Abstract: The ExCALIBUR (Exascale Computing Algorithms and Infrastructures Benefitting UK Research) is a £45.7m Strategic Priorities Fund (SPF) programme led by the Met Office, UKAEA and UK Research and Innovation to deliver research and innovative algorithmic development to harness the power of exascale HPC. ExCALIBUR will be delivered over five years through a suite of complementary activities delivered by UK Research and Innovation, the Met Office and UKAEA: a knowledge integration activity; activities to address high priority use cases; supporting emerging requirements for high-performance algorithms; cross-cutting research; and proof-of-concept hardware –(the Hardware and Enabling Software Programme).
The Exascale definitions we use are activity based:
- Solving Problems that are a 10-1000x larger than we solve at present
- Solving Problems 10-1000 faster than at present
- Problems can be simulation, data modelling and/or data driven
- Can come from all areas of Research and Innovation
- Exascale “Velocity” is just an important output as Exascale “Volume”
ExCALIBUR has made 10 awards for software use code development for exascale computing and 5 awards to develop a hardware and enabling software fore-sighting programme. The latter will provide a testbed area that uses pre-commercial equipment for software prototyping and development and has two main purposes:
enable the software development community to be ready to use commercial products effectively as soon as they come on to the market and provide the UK exascale community with the ability to influence the technology industry and the necessary knowledge to guide their purchase decisions.
In this seminar, Richard Gunn (Head of E-Infrastructure, EPSRC-UKRI) and Jeremy Yates (UCL) will provide an overview of the ExCALIBUR programme, describe current and future activities, and demonstrate opportunities for the UK RSE community to be involved in the programme’s development. It will also briefly outline the aims of the 10 Software Code Development Projects and the 5 hardware and enabling software projects and discuss how these projects will interact. Also, via a suitable benchmarking strategy, ExCALIBUR will produce quantitative methodologies, procedures, tools, and mini-apps, which will be used to benchmark systems, codes and applications that do not yet exist. This will allow benchmarks to be used to design new systems, appliances and applications, as well as be used to test and optimise existing systems and applications.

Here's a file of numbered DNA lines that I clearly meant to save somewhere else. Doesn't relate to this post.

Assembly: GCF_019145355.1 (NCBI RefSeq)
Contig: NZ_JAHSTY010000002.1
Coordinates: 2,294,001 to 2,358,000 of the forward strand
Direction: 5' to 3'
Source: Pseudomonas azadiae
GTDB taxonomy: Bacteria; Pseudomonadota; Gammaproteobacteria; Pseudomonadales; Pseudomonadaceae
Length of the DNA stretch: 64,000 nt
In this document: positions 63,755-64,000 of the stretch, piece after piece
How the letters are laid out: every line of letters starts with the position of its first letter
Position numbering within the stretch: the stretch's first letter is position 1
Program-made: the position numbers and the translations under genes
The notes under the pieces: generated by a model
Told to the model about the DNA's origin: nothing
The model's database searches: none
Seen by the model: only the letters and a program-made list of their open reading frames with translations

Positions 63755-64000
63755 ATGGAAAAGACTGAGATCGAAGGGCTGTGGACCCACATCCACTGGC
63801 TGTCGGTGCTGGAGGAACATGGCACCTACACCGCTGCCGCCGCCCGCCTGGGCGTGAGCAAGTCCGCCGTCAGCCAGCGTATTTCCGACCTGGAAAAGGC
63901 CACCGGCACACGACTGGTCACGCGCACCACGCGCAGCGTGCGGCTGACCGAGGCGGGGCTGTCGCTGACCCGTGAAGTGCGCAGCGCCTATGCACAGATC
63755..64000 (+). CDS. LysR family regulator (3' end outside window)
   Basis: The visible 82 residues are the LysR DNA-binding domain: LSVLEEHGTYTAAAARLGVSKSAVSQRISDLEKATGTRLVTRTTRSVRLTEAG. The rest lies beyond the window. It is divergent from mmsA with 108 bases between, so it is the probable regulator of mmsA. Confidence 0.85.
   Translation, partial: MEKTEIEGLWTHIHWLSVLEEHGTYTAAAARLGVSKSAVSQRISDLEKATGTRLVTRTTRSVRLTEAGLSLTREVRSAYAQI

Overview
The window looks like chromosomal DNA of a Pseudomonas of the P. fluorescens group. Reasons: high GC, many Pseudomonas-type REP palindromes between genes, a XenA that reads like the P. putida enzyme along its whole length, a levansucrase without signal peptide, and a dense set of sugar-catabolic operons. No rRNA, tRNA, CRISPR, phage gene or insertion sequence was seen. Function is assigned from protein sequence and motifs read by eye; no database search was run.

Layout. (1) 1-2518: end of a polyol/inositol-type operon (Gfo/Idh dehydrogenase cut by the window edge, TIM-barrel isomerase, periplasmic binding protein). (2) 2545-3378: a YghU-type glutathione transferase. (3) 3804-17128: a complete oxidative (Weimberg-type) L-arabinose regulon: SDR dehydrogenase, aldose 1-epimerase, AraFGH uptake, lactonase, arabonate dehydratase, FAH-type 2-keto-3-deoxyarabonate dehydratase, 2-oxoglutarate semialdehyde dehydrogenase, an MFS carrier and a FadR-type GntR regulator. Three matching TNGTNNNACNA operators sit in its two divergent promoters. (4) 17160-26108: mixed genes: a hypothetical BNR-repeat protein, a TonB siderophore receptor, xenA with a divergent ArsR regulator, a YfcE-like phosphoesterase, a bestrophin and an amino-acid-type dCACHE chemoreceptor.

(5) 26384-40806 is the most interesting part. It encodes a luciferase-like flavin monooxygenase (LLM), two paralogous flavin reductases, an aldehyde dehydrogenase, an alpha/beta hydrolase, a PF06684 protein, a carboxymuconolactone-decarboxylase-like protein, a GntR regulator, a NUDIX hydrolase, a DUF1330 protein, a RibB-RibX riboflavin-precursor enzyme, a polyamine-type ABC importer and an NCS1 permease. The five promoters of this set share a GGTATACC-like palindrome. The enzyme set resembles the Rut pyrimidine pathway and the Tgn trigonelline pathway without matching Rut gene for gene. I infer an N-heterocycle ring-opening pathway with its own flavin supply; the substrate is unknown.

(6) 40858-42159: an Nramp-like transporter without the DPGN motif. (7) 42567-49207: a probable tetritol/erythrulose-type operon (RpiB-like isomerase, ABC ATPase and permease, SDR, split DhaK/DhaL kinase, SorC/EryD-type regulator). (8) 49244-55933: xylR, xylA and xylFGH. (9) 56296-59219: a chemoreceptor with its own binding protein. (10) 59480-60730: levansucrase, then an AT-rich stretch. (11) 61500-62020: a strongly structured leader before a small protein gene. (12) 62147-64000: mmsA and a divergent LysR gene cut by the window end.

Richard Gunn, Head of E-Infrastructure, UKRI-EPSRC: Richard is responsible for the development of EPSRC’s e-infrastructure programme, including the commissioning and oversight of a portfolio of research and training investments. His responsibilities include delivering the UK’s new high performance computer service – ARCHER2 – for the EPSRC and NERC communities and leading the development of UKRI’s contribution to the ExCALIBUR programme. Since joining UKRI-EPSRC in 2012, Richard has managed a range of research and training portfolios in computer science, materials engineering and quantum technologies. In his previous role he was responsible for developing EPSRC’s peer review policy and operations. Prior to joining UKRI-EPSRC, Richard worked for a leading firm of patent attorneys where he worked with inventors, start-ups, universities, SMEs and multinationals, on a variety of intellectual property issues. Richard holds Masters degrees in chemistry from the University of Leeds and Imperial College London, and holds a PhD in chemical biology from Imperial College London.
Jeremey Yates: Jeremy Yates studied Natural Science (Physics) at Pembroke College Cambridge (1989) and developed an abiding interest in radio astronomy and computing. At Jodrell Bank he completed a PhD in Radio Astronomy studying mass loss from AGB stars. His first research assistantship was at Bristol (1993-1996) in the area of detailed photon transport modelling of molecular Maser emission. This was followed by further posts at University of Hertfordshire (1996-2002) and UCL (2002-To Date). He is still active in the following areas of research; star formation, stellar evolution, photon transport, data science, AI and computer science. In 2010 he helped found the STFC DiRAC HPC facility (http://www.dirac.ac.uk>) and served as its first Director from 2010-2017. He also assisted with the creation of the STFC IRIS Facility, http://www.iris.ac.uk, (2018-2020). The computing facilities, DIRAC and IRIS, support numerical simulation and high performance data science respectively, in the areas of Astronomy, Particle Physics and Nuclear Physics; IRIS also has mission to support research in the Physical Sciences, Engineering, Biology, Health, and Infrastructure sectors. He is currently the Director of Innovation and Technology for the DiRAC Facility and in 2019 became the Joint-Lead of the UK’s ExCALIBUR exascale computing Hardware and Enabling Software Programme.